Bernshtein, Nikolai Aleksandrovich

The following article is from The Great Soviet Encyclopedia (1979). It might be outdated or ideologically biased.

Bernshtein, Nikolai Aleksandrovich


Born Oct. 24 (Nov. 5), 1896, Moscow; died there Jan. 16, 1966. Soviet psychophysiologist and physiologist, creator of a new research specialization—the physiology of activity.

Bernshtein graduated from the medical department (1919) and then took the course of the mathematics department of the University of Moscow. In 1922 he organized the biomechanics laboratory of the Central Labor Institute and later of the All-Union Institute of Experimental Medicine; he was also organizer and chief of the biomechanics laboratories at various institutes (Central Scientific Research Institute of Physical Culture and others).

Bernshtein’s research constitutes the theoretical foundation of contemporary biomechanics, especially the biomechanics of athletics, prosthesis, labor, activities of astronauts, and so on. A number of Bernshtein’s works are devoted to the study of the dynamics of muscular forces and the innervational structures of motor acts. He introduced basic improvements in the techniques of recording and analyzing movements (kymocyclogram and cyclogrammetry). Several ideas expressed by Bernshtein in the 1930’s anticipated the basic assumptions of cybernetics. To Bernshtein belongs one of the first clear formulations of the concept of feedback in physiology and also the idea of the organization of movement by levels. As a result of the inadequacy of the concept of the “reflex arc” in explaining motor acts, Bernshtein introduced the concept of the “reflex cycle,” based on the interpretation of the entire system of relations between the organism and its environment as a continuous cyclic process. The concept of the physiology and biology of activity created by Bernshtein laid the foundation for the development of new principles for understanding the body’s life activities. Centering attention on the problem of the organism’s activity in relation to its environment, Bernshtein laid a broad scientific, as well as experimental, base for the study of the expediency of the actions of a living organism. Bernshtein’s ideas have gone beyond the confines of neurophysiology and psychophysiology and are at the center of contemporary problems in neurocybernetics, bionics, and so on. He earned the State Prize of the USSR (1948) for his monograph “On the Structure of Movement.”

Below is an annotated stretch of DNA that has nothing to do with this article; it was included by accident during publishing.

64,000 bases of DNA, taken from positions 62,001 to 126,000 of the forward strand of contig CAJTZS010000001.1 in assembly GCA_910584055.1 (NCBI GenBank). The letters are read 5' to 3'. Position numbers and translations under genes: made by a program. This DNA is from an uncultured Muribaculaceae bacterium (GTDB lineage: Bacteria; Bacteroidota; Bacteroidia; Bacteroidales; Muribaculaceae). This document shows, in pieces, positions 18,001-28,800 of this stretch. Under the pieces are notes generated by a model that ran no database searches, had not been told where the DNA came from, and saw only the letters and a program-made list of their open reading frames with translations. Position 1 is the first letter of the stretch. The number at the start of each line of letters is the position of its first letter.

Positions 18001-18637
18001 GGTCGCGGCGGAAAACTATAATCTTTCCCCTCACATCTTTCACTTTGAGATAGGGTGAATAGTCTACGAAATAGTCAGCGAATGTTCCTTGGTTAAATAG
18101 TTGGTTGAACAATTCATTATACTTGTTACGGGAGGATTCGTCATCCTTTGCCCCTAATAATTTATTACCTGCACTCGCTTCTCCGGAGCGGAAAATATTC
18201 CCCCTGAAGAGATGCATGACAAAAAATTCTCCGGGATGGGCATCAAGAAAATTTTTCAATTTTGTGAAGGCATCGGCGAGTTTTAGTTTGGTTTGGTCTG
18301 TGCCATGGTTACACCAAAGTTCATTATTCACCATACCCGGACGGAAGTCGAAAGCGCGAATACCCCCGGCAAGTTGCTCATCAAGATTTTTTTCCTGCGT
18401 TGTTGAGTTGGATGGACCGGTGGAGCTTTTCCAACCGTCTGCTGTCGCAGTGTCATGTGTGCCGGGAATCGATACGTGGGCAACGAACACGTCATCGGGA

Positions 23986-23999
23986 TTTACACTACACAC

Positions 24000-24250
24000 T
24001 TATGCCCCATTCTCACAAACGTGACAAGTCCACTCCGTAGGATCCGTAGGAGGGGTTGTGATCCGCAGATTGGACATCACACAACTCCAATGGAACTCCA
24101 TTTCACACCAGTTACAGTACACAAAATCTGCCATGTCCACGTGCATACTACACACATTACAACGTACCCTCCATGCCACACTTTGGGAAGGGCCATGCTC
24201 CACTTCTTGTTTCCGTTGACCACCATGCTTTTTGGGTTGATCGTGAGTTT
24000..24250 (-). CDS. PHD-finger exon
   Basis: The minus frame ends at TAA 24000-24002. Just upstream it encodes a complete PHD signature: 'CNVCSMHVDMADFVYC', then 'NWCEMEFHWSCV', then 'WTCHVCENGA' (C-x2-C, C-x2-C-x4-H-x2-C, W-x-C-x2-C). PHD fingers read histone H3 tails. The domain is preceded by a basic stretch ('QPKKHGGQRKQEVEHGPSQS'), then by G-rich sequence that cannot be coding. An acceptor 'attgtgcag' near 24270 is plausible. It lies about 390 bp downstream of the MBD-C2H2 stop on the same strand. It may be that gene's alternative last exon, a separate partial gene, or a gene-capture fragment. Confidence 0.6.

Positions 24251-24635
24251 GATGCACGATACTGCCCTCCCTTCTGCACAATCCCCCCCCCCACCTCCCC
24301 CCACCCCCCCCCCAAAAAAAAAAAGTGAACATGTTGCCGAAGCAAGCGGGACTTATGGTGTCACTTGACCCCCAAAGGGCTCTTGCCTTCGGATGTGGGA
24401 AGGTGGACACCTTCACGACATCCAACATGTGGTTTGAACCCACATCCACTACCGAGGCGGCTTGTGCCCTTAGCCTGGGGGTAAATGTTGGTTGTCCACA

Obshchaia biomekhanika. Moscow, 1926.
“Problema vzaimootnoshenii koordinatsii i lokalizatsii.” Arkhiv biologicheskikh nauk, 1935, vol. 38, issue 1.
“Ocherednye problemy fiziologii aktivnosti.” In Problemy kibernetiki, issue 6. Moscow, 1961.
“Puti i zadachi fiziologii aktivnosti.” Voprosy filosofii, 1961, no. 6.
Ocherki po fiziologii dvizhenii i fiziologii aktivnosti. Moscow, 1966.


Modeli strukturno-funktsional’noi organizatsii nekotorykh biologicheskikh sistem. Moscow, 1966.
Bassin, F. V. “O podlinnom znachenii neirofiziologicheskikh kontseptsii N. A. Bernshteina.” Voprosy filosofii, 1967, no. 11.


The Great Soviet Encyclopedia, 3rd Edition (1970-1979). © 2010 The Gale Group, Inc. All rights reserved.